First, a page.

After this, be sure to see: NT/4
After the success with NT/1 we decided to go all out! I bought an old AiResearch T18A40 turbo from a wrecked dump truck. This is a rather large turbo, the type used on 318 Detroit diesel engines. Coincidentally it also happens to be the exact same turbo that the US Air Force used in 1978 for their Ultra Low Cost Turbojet target drone engine project. We had no idea that this had been done before. At the time we were very excited because we thought we invented the turbo charger turbine.
The first jet we built with the new turbo - NT/2 - only survived for one weekend. We chopped it up to build NT/3, so we have no photos of it at all. NT/2 was essentially the same as NT/3 except the combustor was welded-up as one piece and could not be disassembled, everything was totally makeshift at the time, but man did it scream! The following photos show our progress with NT/3.
Phil Matolcsy, friend and co-builder of this, the third Nye Turbo-Jet, is installing the combustor air jacket seal on NT/3. The small-block Chevy oil pump we used for feeding the turbo bearings is seen resting on the bench in the foreground.
This photo shows the combustor and turbine side of NT/3 mounted on a test stand. The oil pump is in a pot of motor oil, being driven by the spindle of a large radial drill in the upper left. The air gun used for starting the turbine is laying on the floor. An ignition coil is mounted on top of the combustor jacket, but for this run we used the high-frequency output of a TIG welder to fire the spark plug. Notice the two fuel lines hanging from the igniter / injector module on the right. Each line runs to a one hundred pound propane tank, one for starting and running at low power, plus one more for full power blasts.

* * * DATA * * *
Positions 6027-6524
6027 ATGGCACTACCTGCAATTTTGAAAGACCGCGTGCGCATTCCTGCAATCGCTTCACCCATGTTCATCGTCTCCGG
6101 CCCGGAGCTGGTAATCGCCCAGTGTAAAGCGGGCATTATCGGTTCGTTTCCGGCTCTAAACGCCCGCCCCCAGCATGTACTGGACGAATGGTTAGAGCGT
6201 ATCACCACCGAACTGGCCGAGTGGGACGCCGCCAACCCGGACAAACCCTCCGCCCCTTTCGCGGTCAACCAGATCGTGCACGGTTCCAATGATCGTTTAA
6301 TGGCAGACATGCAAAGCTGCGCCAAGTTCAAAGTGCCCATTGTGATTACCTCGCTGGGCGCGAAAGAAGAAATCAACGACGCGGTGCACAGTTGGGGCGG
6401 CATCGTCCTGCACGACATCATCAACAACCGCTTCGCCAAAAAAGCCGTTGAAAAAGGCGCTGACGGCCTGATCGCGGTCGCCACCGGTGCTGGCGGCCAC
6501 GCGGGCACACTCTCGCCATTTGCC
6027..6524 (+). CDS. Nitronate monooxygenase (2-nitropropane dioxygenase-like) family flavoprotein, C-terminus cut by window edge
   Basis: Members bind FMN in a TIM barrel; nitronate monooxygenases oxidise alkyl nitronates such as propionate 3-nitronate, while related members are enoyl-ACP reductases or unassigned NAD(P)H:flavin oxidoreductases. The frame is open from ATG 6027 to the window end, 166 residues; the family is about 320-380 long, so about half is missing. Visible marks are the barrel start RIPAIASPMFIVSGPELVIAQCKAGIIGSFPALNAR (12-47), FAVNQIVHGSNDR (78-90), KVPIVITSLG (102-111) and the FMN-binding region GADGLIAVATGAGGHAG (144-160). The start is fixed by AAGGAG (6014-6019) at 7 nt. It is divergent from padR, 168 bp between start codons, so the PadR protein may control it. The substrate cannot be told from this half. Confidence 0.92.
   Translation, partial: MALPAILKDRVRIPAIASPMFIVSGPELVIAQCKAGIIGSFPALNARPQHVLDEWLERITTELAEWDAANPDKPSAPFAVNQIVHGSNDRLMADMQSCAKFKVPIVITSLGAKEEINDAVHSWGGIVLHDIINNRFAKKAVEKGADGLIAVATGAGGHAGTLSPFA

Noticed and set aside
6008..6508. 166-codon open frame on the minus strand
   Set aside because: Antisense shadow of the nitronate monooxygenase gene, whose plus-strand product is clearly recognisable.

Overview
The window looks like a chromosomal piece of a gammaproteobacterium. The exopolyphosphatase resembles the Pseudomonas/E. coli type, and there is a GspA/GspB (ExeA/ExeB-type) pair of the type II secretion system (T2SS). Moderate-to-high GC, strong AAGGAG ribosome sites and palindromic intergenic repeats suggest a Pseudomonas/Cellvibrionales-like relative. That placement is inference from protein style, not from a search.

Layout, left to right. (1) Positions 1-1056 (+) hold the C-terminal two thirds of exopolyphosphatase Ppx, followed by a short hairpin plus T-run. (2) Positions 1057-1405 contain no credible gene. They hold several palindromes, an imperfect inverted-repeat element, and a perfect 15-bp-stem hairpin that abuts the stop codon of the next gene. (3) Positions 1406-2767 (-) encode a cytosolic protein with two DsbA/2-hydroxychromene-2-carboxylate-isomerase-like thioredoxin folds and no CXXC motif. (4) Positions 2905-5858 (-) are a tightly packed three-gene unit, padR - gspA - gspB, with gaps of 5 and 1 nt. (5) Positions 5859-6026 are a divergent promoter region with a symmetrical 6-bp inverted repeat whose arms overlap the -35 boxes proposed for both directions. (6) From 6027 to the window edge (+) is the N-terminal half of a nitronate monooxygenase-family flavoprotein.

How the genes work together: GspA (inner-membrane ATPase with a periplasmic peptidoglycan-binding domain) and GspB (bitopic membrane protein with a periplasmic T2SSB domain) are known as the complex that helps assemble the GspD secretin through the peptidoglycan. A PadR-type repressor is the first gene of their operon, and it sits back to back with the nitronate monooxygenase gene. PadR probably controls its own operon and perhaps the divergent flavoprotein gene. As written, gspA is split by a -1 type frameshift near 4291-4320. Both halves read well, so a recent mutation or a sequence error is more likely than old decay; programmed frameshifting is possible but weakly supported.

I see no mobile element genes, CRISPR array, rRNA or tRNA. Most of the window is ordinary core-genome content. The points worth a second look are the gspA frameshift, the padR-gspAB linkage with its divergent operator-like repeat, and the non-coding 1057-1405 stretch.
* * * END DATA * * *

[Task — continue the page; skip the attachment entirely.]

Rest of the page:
This is the compressor side. Notice the 3/8 copper oil supply line and the 3/4 return hose on the right. The gauge indicates compressor air pressure.
NT/3 at full power. We love the way this sounds!Turbine Start-Up SoundN1 is at about 85,000 RPM. Compressor pressure is about 45 psia. EGT 1000 F. The oil supply & return lines and the twin fuel lines are clearly visible in this photo. The wide green line on the floor in the lower left is the TIG torch cable. We measured 45 lbf thrust in the configuration shown, that is, with no exhaust nozzle and no stator vanes after the turbine to straighten the exhaust gas swirl.
After this stage we stopped working on the jet. We needed a proper test stand and a reliable tachometer in order to proceed with testing. The chain-saw engine powered lubrication and fuel system we started to build, was complicated and required more time and money than our student budgets would allow.
If you like what you have seen so far, check out our subsequent project; The NT/4 TurboJET